The domino effect is on in Hollywood and beyond, these past few days, and it all springs from the hapless situation of film producer Harvey Weinstein. Film industry insiders insist that the Miramax and Weinstein Company founder’s sexual indiscretions were an open secret to many. But it was only with the article from The New York Times back on October 5 that started the ball rolling for accusations to start come at Weinstein from almost everywhere. Over fifty individual women have come forth where he is concerned. But now the “Weinstein Effect” has spread just about everywhere.

‘Me Too’

As the sentiments against Harvey Weinstein continued to build up over the past weeks, a dam appears to have burst.

Now, more and more men in positions of power, whether in media, entertainment or business, are getting accused as abusers by women associates, subordinates, and clients. Even as Weinstein was booted from his company and the Academy, other high-profile celebrity males - a chef, a filmmaker, a Fox News host, and a TV studio head, among many - are following in his wake, either leaving their respective fields or being tossed out. Sexual harassment accusations have become grounds for job termination.

While there are some analysts who believe that the hubbub regarding the allegations against the former Weinstein Company boss and other accused celebrities might eventually die down and a status quo will reassert itself, others think a new element will break this cruel cycle. That element is social media, and it is where plenty of women are venting their stories of being victims of sexual misconduct in the workplace and other venues.

Top Videos of the Day

The general hash-tag uniting these tales is trending as #MeToo. From a report by The New York Times, a movement has started to hold high-placed alleged deviants to account.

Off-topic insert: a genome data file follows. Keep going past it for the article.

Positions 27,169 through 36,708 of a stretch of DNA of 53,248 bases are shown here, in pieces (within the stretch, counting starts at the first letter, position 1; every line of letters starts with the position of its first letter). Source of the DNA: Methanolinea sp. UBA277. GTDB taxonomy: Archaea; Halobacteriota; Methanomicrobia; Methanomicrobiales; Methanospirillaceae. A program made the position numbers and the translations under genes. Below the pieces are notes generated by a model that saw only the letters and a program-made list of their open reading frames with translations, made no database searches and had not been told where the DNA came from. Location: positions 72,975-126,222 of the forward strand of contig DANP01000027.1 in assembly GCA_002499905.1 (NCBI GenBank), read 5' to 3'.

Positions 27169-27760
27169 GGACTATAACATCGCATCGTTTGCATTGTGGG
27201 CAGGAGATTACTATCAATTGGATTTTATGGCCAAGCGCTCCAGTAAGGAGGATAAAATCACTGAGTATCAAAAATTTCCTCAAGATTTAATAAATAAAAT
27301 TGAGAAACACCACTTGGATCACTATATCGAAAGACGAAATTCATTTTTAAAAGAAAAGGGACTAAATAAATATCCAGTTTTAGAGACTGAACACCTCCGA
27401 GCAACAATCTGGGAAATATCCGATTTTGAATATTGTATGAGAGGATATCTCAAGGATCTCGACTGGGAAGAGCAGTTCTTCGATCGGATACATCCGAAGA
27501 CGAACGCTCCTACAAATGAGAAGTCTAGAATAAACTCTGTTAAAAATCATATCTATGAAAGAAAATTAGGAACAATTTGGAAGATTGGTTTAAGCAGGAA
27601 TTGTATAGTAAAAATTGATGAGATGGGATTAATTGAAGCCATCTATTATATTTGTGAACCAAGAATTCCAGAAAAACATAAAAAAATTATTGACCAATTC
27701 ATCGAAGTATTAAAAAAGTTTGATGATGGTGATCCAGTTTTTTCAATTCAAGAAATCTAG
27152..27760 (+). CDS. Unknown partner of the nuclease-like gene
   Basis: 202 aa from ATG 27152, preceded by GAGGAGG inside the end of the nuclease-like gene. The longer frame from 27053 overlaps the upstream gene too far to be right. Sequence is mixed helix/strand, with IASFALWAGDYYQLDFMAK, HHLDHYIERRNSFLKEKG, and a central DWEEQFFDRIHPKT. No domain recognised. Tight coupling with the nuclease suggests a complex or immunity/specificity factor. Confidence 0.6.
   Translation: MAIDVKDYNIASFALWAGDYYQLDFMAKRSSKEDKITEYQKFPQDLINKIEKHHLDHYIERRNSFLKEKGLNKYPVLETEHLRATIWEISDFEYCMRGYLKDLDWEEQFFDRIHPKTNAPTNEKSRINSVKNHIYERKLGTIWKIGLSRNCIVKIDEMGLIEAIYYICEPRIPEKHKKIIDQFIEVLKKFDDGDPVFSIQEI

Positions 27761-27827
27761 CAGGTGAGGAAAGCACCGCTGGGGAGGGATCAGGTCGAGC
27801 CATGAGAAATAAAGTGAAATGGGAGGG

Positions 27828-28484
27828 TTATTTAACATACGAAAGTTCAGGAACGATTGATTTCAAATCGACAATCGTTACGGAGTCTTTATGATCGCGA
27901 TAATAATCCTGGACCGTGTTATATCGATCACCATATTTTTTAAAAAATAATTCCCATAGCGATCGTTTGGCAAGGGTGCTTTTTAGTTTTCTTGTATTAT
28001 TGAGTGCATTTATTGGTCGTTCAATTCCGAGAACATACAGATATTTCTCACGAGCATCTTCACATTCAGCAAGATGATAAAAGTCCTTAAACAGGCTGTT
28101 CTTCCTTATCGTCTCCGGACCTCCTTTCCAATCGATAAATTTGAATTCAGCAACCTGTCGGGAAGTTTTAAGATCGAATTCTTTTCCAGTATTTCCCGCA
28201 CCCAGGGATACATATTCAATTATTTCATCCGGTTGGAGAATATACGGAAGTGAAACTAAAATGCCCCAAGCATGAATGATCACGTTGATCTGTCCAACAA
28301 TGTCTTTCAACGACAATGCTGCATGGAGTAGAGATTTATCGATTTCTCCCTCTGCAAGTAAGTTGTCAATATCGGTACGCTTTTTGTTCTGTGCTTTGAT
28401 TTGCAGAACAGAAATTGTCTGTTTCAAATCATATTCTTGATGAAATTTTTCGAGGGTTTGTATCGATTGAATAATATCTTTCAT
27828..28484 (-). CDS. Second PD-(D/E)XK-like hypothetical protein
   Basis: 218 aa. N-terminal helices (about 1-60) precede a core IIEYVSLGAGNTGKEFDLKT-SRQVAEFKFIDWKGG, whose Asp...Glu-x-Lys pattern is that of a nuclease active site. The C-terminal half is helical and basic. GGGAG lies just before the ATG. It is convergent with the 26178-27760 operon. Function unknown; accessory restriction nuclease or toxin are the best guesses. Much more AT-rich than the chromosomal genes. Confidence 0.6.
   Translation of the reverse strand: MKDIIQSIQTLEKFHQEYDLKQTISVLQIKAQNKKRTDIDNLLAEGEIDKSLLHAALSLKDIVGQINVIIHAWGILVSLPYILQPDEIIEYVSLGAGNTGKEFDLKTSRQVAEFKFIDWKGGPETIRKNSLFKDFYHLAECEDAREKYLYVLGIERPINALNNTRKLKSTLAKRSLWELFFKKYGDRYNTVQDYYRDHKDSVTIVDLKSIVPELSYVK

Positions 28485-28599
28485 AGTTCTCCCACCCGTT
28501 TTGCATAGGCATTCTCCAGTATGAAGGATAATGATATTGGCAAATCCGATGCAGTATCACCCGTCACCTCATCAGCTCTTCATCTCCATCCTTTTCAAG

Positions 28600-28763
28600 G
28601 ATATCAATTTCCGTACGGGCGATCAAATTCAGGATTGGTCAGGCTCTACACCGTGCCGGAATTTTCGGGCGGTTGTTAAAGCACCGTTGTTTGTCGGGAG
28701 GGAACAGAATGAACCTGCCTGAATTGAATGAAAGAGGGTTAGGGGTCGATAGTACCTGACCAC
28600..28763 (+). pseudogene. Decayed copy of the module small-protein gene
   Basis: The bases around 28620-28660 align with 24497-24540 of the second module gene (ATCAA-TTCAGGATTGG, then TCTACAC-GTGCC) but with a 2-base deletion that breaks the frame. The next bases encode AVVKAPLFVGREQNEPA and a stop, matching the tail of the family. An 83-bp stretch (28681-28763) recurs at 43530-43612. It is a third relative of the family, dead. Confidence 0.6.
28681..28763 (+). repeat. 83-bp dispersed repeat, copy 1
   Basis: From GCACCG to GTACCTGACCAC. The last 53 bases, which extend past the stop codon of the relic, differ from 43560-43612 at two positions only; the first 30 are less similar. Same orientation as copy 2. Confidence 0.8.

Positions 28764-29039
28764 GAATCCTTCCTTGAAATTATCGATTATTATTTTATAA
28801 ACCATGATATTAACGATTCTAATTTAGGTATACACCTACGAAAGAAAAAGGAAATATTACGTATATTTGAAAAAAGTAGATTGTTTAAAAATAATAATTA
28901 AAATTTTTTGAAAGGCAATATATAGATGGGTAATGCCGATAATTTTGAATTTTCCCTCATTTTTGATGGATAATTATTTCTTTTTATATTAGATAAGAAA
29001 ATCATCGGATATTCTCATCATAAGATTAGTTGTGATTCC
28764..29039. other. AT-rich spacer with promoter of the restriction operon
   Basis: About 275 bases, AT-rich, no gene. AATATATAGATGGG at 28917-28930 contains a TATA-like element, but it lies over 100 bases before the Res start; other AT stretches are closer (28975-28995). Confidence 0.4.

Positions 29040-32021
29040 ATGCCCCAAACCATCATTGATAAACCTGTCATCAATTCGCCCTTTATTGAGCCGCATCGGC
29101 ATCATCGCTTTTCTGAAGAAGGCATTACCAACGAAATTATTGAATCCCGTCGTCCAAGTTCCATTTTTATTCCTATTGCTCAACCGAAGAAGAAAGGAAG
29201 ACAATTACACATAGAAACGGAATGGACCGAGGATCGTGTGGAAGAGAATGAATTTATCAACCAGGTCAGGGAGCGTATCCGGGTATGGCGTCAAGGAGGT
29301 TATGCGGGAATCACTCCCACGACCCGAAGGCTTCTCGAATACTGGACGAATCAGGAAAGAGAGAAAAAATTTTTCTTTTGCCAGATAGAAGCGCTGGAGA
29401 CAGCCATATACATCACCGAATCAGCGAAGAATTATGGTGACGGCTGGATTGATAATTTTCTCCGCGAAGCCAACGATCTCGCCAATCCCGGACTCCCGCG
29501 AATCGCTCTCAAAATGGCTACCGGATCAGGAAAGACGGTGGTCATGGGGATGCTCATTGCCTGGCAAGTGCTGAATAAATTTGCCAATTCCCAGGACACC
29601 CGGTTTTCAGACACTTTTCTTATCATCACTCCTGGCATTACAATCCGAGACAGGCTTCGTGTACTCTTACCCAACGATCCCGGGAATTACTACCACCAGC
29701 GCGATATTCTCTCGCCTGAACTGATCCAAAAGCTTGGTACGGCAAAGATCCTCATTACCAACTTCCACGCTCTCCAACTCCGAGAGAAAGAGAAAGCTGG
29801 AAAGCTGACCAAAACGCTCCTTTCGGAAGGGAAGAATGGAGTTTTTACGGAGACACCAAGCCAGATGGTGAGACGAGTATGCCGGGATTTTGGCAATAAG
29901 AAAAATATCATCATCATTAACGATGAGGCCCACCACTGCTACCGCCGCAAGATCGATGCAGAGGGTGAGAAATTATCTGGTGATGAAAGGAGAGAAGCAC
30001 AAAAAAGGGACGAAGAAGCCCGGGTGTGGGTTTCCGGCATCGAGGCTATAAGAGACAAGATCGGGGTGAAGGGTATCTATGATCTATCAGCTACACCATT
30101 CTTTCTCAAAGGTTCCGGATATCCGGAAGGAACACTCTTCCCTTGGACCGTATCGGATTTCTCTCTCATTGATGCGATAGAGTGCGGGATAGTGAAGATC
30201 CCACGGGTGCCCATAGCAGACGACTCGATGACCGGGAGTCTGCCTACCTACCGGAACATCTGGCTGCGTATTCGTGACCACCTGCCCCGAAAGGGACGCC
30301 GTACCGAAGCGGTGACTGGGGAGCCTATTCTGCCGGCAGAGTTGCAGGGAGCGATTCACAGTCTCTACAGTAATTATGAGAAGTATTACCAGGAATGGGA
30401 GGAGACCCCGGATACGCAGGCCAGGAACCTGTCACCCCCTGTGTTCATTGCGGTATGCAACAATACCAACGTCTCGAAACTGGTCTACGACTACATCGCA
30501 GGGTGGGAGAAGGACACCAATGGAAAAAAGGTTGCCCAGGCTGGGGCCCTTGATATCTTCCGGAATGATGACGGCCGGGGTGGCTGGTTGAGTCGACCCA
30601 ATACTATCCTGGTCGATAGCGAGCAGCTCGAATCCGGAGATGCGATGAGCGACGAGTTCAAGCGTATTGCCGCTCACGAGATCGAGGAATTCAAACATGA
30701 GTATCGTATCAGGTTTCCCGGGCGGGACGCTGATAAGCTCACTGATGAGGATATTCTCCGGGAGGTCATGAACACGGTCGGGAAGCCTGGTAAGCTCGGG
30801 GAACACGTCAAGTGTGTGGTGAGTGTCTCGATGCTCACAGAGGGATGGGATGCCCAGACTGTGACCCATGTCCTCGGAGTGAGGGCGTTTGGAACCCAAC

List of accused

Many other male celebrities have been swept up by the Chain Reaction of the Weinstein Effect. These include Roy Price, head of Amazon Studios. After being placed on forced leave pending in-company investigation for misconduct with female co-workers, he resigned last week. New Orleans chef John Besh also stepped down from the restaurant company named after him following similar charges of harassment. The story is the same for director/screenwriter James Toback, who has 35 women complainants. And then there was Bill O’Reilly of Fox News, who was ousted in April despite a contract extension with the network, due to a harassment lawsuit by contributor and legal analyst Lis Wiehl.

While The Weinstein Company was quick to cut ties and wash their hands of Harvey Weinstein after the controversy exploded, the rest of the studio’s leadership has not escaped scrutiny. The same allegations of indiscretion are now being leveled at his brother Bob. The Weinstein Effect, it seems, has yet to slow down.